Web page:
MyMedicalRecords Inc v. WebMD Health Corp et al

Filing 54


Download PDF
O 1 2 3 4 5 6 7 United States District Court Central District of California 8 9 10 11 MYMEDICALRECORDS, INC., 12 13 14 Plaintiff, v. ORDER GRANTING PLAINTIFF’S MOTION FOR LEAVE TO AMEND QUEST DIAGNOSTICS, INC., 15 Case No. 2:13-cv-02538-ODW(SHx) Defendant. INFRINGEMENT CONTENTIONS [69] 16 17 MYMEDICALRECORDS, INC., 18 19 20 21 Plaintiff, v. 26 27 28 MOTION FOR LEAVE TO AMEND INFRINGEMENT CONTENTIONS HEALTHCARE SOLUTIONS, INC., [78] Defendants. MYMEDICALRECORDS, INC., 24 25 ORDER GRANTING PLAINTIFF’S JARDOGS, LLC; ALLSCRIPTS 22 23 Case No. 2:13-cv-03560-ODW(SHx) Plaintiff, v. Case No. 2:13-cv-07285-ODW(SHx) -* ORDER GRANTING PLAINTIFF’S MOTION FOR LEAVE TO AMEND WEBMD HEALTH CORP; WEBMD INFRINGEMENT CONTENTIONS HEALTH SERVICES GROUP INC, [48] Defendants/Counterclaimants. I. 1 INTRODUCTION 2 Plaintiff MyMedicalRecords Inc. (“MMR”) asserts U.S. Patent Nos. 8,301,466 3 (“the ’466 Patent”) and 8,498,833 (“the ’883 Patent”) in separate related actions 4 against Defendants Quest Diagnostics, Inc. (“Quest”); Allscripts Healthcare Solutions, 5 Inc. (“Allscripts”); and WebMD Health Corp and WebMD Health Services Group Inc. 6 (collectively, “WebMD”). (Case No. 2:13-cv-02538; Case No. 2:13-cv-03560; Case 7 No. 2:13-cv-07285.) MMR also asserts the ’466 Patent against Empty Jar, LLC f/k/a 8 Jardogs, LLC (“Empty Jar”). (Case No. 2:13-cv-03560). 9 On September 3, 2014, the Court issued its Claim-Construction Order construing 10 the claims of the ’466 Patent and the ’883 Patent. (Case No. 2:13-cv-00631, ECF No. 11 86.) In the Claim-Construction Order, the Court construed claims of the ’466 Patent 12 during which the Court declined to adopt MMR’s proposed constructions. The parties 13 filed their Joint Post-Markman Scheduling report on September 17, 2014 and the 14 Court re-opened discovery the next day. 15 MMR provided its Amended Infringement Contentions for the ’466 Patent to all 16 Defendants on September 23, 2014. Empty Jar and Allscripts do not oppose the 17 amended infringement contentions, whereas Quest and WebMD oppose on the basis 18 that MMR cannot show good cause for the Court to grant leave to amend. The Court 19 finds that MMR’s timely filing of its Amendments, which was without prejudice to 20 the Defendants, satisfies the good-cause element of Patent Local Rule 3-6. Thus, the 21 Motions for Leave to File Amended Infringement Contentions (Case No. 2:13-cv- 22 02538, ECF No. 69; Case No. 2:13-cv-03560, ECF No. 78; Case No. 2:13-cv-07285, 23 ECF No. 48) are GRANTED.1 II. 24 FACTUAL BACKGROUND 25 MMR is the owner of the ’446 Patent titled “Method and System for Providing 26 On-line Records,” and the ’883 Patent titled “Method for Providing a User with a 27 28 1 After carefully considering the papers filed in support of and in opposition to the Motion, the Court deems the matter appropriate for decision without oral argument. Fed. R. Civ. P. 78; L.R. 7-15. 2 1 Service for Accessing and Collecting Prescriptions.” MMR alleges that Defendants 2 infringe one independent claim per patent—claim 8 of the ’466 Patent and claim 1 of 3 the ’883 Patent—as well as six dependent claims. (See e.g. Case No. 2:13-cv-02538, 4 ECF No. 1.) 5 The asserted claims are method claims directed to a method for providing users 6 with a secure and private way to collect, access, and manage medical records2 online. 7 Users can securely request their medical records from healthcare providers, which are 8 received at a remote server—separate from where the healthcare providers store and 9 maintain their respective records. Via an interface, the patient accesses, controls, and 10 manages the aggregated records on the server. 11 Facing several actions involving the same MMR patents, the Court consolidated 12 the cases for claim-construction purposes on December 9, 2013. (Case No. 2:13-cv- 13 00631, ECF No. 38.) The low number case, MyMedicalRecords, Inc. v. Walgreen 14 Co., No. 13-cv-00631-ODW(SHx), was designated as the lead case. The lead case has 15 since settled, but the case remains open for the purposes of discovery pertaining to all 16 of the MMR patent cases.3 17 On August 19, 2014, the Court held a consolidated claim-construction hearing 18 and issued an order on September 3, 2014. (ECF No. 86.) On September 18, 2014, 19 the Court issued the Post-Markman Scheduling Order (ECF No. 88) based upon the 20 parties’ Joint Report (ECF No. 87). Specifically, the Scheduling Order identified 21 February 18, 2015, as the cut-off date for all discovery and granted Defendants leave 22 to file a motion for entry of judgment on invalidity or early summary-judgment 23 motions to be filed by November 17, 2014. 24 On October 3, 2013, MMR filed with the Court its Unopposed Motion for 25 Leave to Amend Infringement Contentions to Empty Jar, LLC, F/K/A Jardogs, LLC. 26 (Case No. 2:13-cv-03560, ECF No. 79.) On October 8, 2014, MMR filed its Motion 27 2 28 The ’883 Patent is specifically directed to drug prescriptions. The Court includes drug prescriptions within “medical records” unless otherwise indicated. 3 Citations to the docket refer to the docket in the lead case unless indicated otherwise. 3 1 for Leave to Amend Infringement Contentions to WebMD (Case No. 2:13-cv-07285, 2 ECF No. 48) and WebMD timely opposed (Id., ECF No. 50). On October 9, 2014, 3 MMR filed its Motion for Leave to Amend Infringement Contentions to Quest (Case 4 No. 2:13-cv-02538, ECF No. 69) and Quest timely opposed (Id., ECF No. 73). These 5 Motions are now before the Court for decision. III. 6 LEGAL STANDARD 7 The Patent Local Rules reflect a more conservative approach to amendment 8 than the liberal policy for amending pleadings under the Federal Rules of Civil 9 Procedure. Patent Local Rule 3-6 permits amendment of infringement contentions 10 “only by order of the Court upon a timely showing of good cause.” Compare Patent 11 L.R. 3-6 with Fed. R. Civ. P. 15(a)(2) (permitting leave to amend “when justice so 12 requires”). 13 To make a satisfactory showing of good cause, a party seeking to amend its 14 infringement contentions must show that it “acted with diligence in promptly moving 15 to amend when new evidence is revealed.” See O2 Micro Int’l, Ltd. v. Monolithic 16 Power Sys., 467 F.3d 1355, 1363 (Fed. Cir. 2006) (affirming the district court’s denial 17 of leave to amend infringement contentions where the party seeking to amend had the 18 necessary discovery almost three months before moving for leave to amend). Even if 19 the moving party establishes its diligence, the Court then considers the potential 20 prejudice to the nonmoving party in determining whether to grant leave to amend. Id. 21 at 1368. 22 23 24 25 26 27 Patent Local Rule 3-6 includes a non-exhaustive list of scenarios that could support a finding of good cause: (a) A claim construction by the Court different from that proposed by the party seeking amendment; (b) Recent discovery of material, prior art despite earlier diligent search; and 28 4 1 (c) Recent discovery of nonpublic information about the Accused 2 Instrumentality which was not discovered, despite diligent efforts, 3 before the service of the Infringement Contentions. IV. 4 DISCUSSION 5 MMR moves to amend its infringement contentions in response to the Court’s 6 Claim-Construction Order regarding the ’466 Patent terms “receiving at the server the 7 files . . . from a healthcare provider associated with the user,” “maintained on the 8 server independently,” and “managed privately.” MMR argues that good cause exists 9 since the Court adopted constructions of these terms that were different from MMR’s 10 proposed constructions.4 11 contends that it timely amended its infringement contentions five days after the Court 12 re-opened fact discovery and only 20 days after the Court’s Claim-Construction 13 Order. (Id.) Further, MMR argues that even if the Court determines that MMR was 14 not diligent, the Court should still grant leave to amend because Defendants will not 15 suffer undue prejudice. (Id. at 5.) Particularly, MMR notes that Defendants received 16 the Amended Infringement Contentions five months before close of discovery and 17 seven months before trial. (Id.) (Case No. 2:13-cv-02538, ECF No. 69 at 4.) MMR 18 Defendants WebMD and Quest (“Defendants”) oppose amending the 19 infringement contentions, contending that MMR was not diligent because MMR was 20 on notice of Defendants’ proposed claim constructions four months prior to the 21 Court’s Claim-Construction Order adopting those constructions. (Case No. 2:13-cv- 22 02538, ECF No. 73 at 7.) Further, Defendants argue because summary-judgment 23 motions are due November 17, 2014, they would be unduly prejudiced with respect to 24 their position regarding noninfringement, invalidity, and claim construction if 25 amended infringement contentions were served at this time. (Id. at 9.) 26 27 28 4 MMR’s Motion for Leave to Amend Infringement Contentions was substantially similar in all three cases and therefore citations of the Motion will refer to Case No. 2:13-cv-02538. 5 1 MMR has shown diligence sufficient to meet the good cause standard. Apple 2 Inc. v. Samsung Elecs. Co., 2013 WL 3246094, at *5 (N.D. Cal. June 26, 2013) (“[t]he 3 decision by the court to adopt a particular construction gives rise to good cause not 4 because the construction happens to be different but because that difference is material 5 to a party’s theory of infringement. 6 contentions, amendment of the contentions to address the material difference in the 7 claim construction is appropriate.”). 8 Markman Schedule that they plan on filing leave for amendment of infringement 9 contentions, which was filed on September 17, 2014, fourteen days after the Court 10 issued the Claim-Construction Order. (See ECF No. 87 at 4-5.) Further, cases that 11 denied leave to amend infringement contentions after claim construction did so 12 because a significant amount of unaccounted time lapsed between the claim 13 construction order and amendment and the amendments were filed near the end of 14 discovery or close to trial. See e.g. Apple, Inc. v. Samsung Elecs. Co., 2014 WL 15 1322028, at *7 (N.D. Cal. Mar. 28, 2014) (finding that Samsung was not diligent 16 when filing leave to amend infringement contentions almost a year after the claim- 17 construction order and less than three weeks before trial). Because those theories are reflected in the MMR provided notice in the Joint Post- 18 While the Court agrees that diligence is properly measured from the time MMR 19 had notice of Defendants’ proposed constructions, the constructions exchanged on 20 May 1, 2014, were “preliminary” claim constructions subject to change until the Joint 21 Claim-Construction Statement. (ECF No. 74 at 4.) Therefore, MMR did not know 22 the final proposed constructions until July 7, 2014. 23 Construction Chart, ECF No. 69. Under these particular facts, a three-month delay in 24 moving for leave to amend does not undermine MMR’s diligence. See Radware Ltd. 25 v. F5 Networks, Inc., 2014 WL 3728482, at *2 (N.D. Cal. July 28, 2014) (finding 26 Radware diligent when there was a three-month delay between receiving notice of 27 source code identified in defendant’s interrogatory responses and seeking leave to 28 amend). It was reasonable for MMR to wait until after the Court issued the Claim- 6 See Final Joint Claim- 1 Construction Order and re-opened discovery, rather than amend immediately after the 2 Joint Claim Construction Statement was filed. Additionally, MMR’s delay does not 3 undermine the notice function of infringement contentions. Once proposed claim 4 constructions were exchanged between the parties, Defendants were also on notice 5 that MMR would amend their infringement contentions based upon a new claim 6 construction. Neither party had any way of predicting how the Court would rule on 7 the claim construction dispute before it issued the Claim-Construction Order. Notwithstanding the diligence issue, Defendants will not be prejudiced by 8 9 MMR’s proposed changes. The end of fact discovery is February 18, 2015. 10 Defendants have sufficient time to review MMR’s amended infringement contentions. 11 Further, MMR’s proposed amendments do not add new patent claims or new 12 products. See Linex Technologies, Inc. v. Hewlett–Packard Co., 2013 WL 5955548, 13 at *2 (N.D. Cal. Nov. 6, 2013) (granting motion for leave to amend infringement 14 contentions where the plaintiff's “proposed amendments to its infringement 15 contentions do not add new patent claims or new products” and the defendants had 16 “sufficient time to review [the] amended infringement contentions”). Lastly, MMR 17 gave notice regarding its intent to amend infringement contentions in the Joint Post- 18 Markman Schedule, and Defendants still pursued an early summary judgment motions 19 due date. (See ECF No. 87 at 4-5.) By their own logic, Defendants should have 20 anticipated the possibility that MMR would have leave to amend its infringement 21 contentions, and therefore cannot argue that they are now prejudiced by their own 22 actions. 23 /// 24 /// 25 /// 26 /// 27 /// 28 /// 7 V. 1 CONCLUSION 2 In sum, the Court GRANTS MMR’s Motion for Leave to Amend Infringement 3 Contentions with respect to all the Defendants in the above captioned cases. (Case 4 No. 2:13-cv-02538, ECF No. 69; Case No. 2:13-cv-03560, ECF No. 79; Case No. 5 2:13-cv-07285, ECF No. 48.) 6 7 IT IS SO ORDERED. 8 9 10 November 6, 2014 11 12 13 ____________________________________ OTIS D. WRIGHT, II UNITED STATES DISTRICT JUDGE 14 15 16 17 18 19 20 21 22 23 24 25 26 27 28 8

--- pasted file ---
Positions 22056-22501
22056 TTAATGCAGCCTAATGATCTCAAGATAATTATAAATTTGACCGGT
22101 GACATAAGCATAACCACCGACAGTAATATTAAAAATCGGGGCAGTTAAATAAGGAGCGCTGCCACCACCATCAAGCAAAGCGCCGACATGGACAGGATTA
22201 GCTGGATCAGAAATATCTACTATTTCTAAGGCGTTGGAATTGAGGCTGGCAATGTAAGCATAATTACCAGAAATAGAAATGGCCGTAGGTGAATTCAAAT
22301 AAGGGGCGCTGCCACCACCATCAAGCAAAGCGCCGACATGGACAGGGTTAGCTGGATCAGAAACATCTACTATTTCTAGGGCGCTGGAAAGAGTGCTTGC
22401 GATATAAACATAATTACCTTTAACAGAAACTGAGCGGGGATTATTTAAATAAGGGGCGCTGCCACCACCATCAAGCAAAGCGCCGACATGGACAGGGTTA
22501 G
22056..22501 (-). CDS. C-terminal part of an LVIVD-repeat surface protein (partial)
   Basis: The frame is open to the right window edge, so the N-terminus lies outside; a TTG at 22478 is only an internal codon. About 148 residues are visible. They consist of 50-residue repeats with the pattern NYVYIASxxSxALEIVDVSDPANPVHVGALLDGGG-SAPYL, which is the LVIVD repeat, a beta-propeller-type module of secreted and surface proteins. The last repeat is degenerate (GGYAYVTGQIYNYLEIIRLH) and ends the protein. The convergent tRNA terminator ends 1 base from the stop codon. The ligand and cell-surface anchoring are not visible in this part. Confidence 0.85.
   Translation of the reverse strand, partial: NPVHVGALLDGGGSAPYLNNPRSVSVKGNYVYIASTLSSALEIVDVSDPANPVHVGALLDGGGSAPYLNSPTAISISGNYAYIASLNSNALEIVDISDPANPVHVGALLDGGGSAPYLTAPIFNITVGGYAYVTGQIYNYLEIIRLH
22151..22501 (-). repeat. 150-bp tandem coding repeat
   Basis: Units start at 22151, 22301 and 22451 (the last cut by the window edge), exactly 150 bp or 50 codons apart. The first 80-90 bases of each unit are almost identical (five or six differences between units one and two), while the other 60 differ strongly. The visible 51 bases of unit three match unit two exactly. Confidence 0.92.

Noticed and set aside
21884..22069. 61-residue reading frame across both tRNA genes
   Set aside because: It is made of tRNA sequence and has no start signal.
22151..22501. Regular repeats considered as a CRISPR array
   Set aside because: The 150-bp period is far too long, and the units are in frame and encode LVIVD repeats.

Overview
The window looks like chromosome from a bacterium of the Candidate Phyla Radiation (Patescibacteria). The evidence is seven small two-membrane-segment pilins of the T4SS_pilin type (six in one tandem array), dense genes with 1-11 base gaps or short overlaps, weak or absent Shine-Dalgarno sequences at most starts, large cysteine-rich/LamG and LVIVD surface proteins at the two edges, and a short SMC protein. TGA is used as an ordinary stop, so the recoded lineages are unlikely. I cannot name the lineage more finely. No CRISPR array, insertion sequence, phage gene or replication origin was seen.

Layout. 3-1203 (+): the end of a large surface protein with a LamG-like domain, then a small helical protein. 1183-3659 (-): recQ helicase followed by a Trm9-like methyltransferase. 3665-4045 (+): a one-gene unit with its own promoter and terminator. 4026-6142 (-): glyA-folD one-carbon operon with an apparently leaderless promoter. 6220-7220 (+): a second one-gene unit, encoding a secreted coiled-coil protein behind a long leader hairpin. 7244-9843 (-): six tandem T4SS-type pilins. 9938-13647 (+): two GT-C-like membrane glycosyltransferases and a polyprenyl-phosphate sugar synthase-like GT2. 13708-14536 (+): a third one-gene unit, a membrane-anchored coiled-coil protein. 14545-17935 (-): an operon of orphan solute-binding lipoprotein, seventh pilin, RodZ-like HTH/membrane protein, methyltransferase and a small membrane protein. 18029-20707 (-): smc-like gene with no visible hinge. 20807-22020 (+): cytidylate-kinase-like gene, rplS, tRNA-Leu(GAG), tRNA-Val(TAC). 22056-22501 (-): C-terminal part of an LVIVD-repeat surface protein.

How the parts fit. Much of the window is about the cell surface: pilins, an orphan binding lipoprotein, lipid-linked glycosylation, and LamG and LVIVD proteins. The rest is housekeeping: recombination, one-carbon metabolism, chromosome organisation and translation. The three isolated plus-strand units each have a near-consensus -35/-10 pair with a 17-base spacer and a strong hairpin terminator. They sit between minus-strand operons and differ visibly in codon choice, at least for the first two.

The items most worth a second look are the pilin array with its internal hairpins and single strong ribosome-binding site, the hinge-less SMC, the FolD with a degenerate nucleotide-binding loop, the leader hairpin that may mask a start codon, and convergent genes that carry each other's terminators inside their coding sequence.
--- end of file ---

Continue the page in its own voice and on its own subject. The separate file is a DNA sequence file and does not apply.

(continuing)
Disclaimer: Justia Dockets & Filings provides public litigation records from the federal appellate and district courts. These filings and docket sheets should not be considered findings of fact or liability, nor do they necessarily reflect the view of Justia.

Why Is My Information Online?